Can’t Have Health Reform Without Revenue

Jonathan Cohn makes the important point that a bit lost in the week’s news that Harry Reid is cracking the whip on Max Baucus is the fact that this whip-cracking seems to have involved ruling out the idea of limiting the tax-exempt status of employer-provided health care as a revenue source for reform. Some important labor unions don’t like this idea and it doesn’t poll very well, but it’s too bad to see it ruled out because it’s a pretty good idea. And what’s more, even if you don’t like the idea you do need some idea of how to raise the $1 trillion to $1.3 trillion over ten years that something like the Senate HELP plan would cost.

This seems like a good moment to issue my dozenth call for congress to take another look at the Obama administration’s original revenue proposal—limiting tax deductions for high-income itemizers. This would target basically the same group of people (rich people) as House liberals’ plan for a surtax on high-income couples but raise the money in a substantially more efficient way.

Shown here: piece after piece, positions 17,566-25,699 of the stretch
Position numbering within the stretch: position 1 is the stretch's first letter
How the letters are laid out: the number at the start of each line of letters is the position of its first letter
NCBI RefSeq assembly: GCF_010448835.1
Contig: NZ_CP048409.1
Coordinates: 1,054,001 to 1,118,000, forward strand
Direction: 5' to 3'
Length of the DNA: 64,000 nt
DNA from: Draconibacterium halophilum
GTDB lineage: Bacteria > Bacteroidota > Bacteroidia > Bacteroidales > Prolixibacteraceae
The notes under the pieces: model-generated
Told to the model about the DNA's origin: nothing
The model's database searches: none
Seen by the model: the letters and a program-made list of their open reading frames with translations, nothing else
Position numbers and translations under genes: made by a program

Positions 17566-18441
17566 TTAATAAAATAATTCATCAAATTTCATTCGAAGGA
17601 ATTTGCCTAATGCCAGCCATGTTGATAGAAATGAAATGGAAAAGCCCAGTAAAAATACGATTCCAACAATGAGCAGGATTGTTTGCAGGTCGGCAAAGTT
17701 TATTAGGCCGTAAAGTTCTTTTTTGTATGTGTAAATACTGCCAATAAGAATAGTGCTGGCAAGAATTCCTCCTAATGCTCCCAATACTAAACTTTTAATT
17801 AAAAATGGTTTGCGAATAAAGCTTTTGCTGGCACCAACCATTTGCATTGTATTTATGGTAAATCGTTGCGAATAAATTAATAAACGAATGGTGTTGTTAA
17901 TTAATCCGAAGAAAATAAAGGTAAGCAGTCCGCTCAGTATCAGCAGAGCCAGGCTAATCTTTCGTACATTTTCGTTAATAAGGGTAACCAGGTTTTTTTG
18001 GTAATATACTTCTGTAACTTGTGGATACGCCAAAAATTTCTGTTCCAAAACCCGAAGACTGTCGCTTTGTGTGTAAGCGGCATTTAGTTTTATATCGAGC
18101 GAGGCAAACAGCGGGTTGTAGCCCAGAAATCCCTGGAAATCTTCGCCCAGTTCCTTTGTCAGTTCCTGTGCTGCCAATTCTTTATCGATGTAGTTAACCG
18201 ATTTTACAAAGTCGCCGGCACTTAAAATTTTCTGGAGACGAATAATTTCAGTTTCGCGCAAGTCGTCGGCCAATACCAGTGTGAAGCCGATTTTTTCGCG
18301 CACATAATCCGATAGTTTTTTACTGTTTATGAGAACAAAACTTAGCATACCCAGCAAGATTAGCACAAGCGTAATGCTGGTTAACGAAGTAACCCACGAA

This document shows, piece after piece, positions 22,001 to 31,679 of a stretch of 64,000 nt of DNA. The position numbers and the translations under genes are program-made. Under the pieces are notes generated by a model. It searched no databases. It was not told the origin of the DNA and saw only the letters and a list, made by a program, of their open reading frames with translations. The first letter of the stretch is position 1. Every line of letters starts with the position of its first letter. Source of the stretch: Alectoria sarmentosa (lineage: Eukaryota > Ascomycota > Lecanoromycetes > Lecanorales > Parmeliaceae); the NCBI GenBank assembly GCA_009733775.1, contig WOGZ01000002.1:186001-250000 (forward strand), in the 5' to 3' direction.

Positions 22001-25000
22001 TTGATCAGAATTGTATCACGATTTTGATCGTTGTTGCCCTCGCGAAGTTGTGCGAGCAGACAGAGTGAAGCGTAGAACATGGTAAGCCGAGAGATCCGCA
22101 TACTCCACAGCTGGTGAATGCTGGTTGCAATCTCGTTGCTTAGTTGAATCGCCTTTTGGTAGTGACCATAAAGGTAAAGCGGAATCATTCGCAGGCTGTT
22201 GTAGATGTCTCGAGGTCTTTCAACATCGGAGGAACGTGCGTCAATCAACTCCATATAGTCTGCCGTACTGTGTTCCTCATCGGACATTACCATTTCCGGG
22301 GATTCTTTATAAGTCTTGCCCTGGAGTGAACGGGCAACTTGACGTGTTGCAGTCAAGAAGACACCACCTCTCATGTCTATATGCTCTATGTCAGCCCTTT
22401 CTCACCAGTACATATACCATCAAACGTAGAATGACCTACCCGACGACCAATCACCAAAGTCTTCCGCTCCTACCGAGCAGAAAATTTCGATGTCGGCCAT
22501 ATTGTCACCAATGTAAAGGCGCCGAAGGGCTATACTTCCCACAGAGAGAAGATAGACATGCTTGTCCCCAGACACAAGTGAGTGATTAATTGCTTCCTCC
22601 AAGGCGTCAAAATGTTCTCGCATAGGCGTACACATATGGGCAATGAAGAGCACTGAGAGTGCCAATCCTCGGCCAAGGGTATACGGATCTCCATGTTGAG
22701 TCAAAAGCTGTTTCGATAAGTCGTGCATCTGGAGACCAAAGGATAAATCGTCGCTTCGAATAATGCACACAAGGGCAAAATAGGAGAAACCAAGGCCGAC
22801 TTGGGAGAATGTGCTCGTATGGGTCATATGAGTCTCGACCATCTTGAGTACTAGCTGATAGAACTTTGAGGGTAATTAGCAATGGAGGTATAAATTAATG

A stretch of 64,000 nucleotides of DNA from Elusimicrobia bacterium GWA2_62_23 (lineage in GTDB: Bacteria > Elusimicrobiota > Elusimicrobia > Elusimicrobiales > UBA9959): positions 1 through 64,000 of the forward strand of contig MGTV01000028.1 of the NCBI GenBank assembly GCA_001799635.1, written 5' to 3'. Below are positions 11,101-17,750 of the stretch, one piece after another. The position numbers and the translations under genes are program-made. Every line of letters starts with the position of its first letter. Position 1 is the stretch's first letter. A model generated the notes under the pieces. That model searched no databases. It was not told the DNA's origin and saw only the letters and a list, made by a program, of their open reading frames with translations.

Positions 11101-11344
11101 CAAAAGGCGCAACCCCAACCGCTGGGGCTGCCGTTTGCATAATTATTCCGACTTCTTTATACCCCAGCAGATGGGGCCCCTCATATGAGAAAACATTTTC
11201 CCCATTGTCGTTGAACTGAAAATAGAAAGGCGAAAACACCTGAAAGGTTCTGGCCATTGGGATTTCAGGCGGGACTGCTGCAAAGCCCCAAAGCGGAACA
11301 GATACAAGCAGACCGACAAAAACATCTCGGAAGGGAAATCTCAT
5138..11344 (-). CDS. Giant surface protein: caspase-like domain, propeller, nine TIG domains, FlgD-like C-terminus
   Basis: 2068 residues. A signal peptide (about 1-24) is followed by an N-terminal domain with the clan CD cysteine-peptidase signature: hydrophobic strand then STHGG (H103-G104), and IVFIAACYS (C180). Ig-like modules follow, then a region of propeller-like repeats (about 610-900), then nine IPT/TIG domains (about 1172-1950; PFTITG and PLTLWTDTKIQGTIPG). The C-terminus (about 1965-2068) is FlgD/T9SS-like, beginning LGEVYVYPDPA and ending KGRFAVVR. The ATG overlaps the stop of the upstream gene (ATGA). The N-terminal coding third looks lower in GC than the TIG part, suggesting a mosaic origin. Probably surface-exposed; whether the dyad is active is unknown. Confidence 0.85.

When possible, it’s better to raise money by broadening the tax base—curbing loopholes, deductions, and exemptions—than by simply raising the rates. The reason is that higher rates on a narrow base do a lot to encourage people to shift income into loopholes, which both undermines your revenue-raising efforts and also distorts the economy. Both the employer tax exclusion proposals and the itemized deductions proposal fit that good model.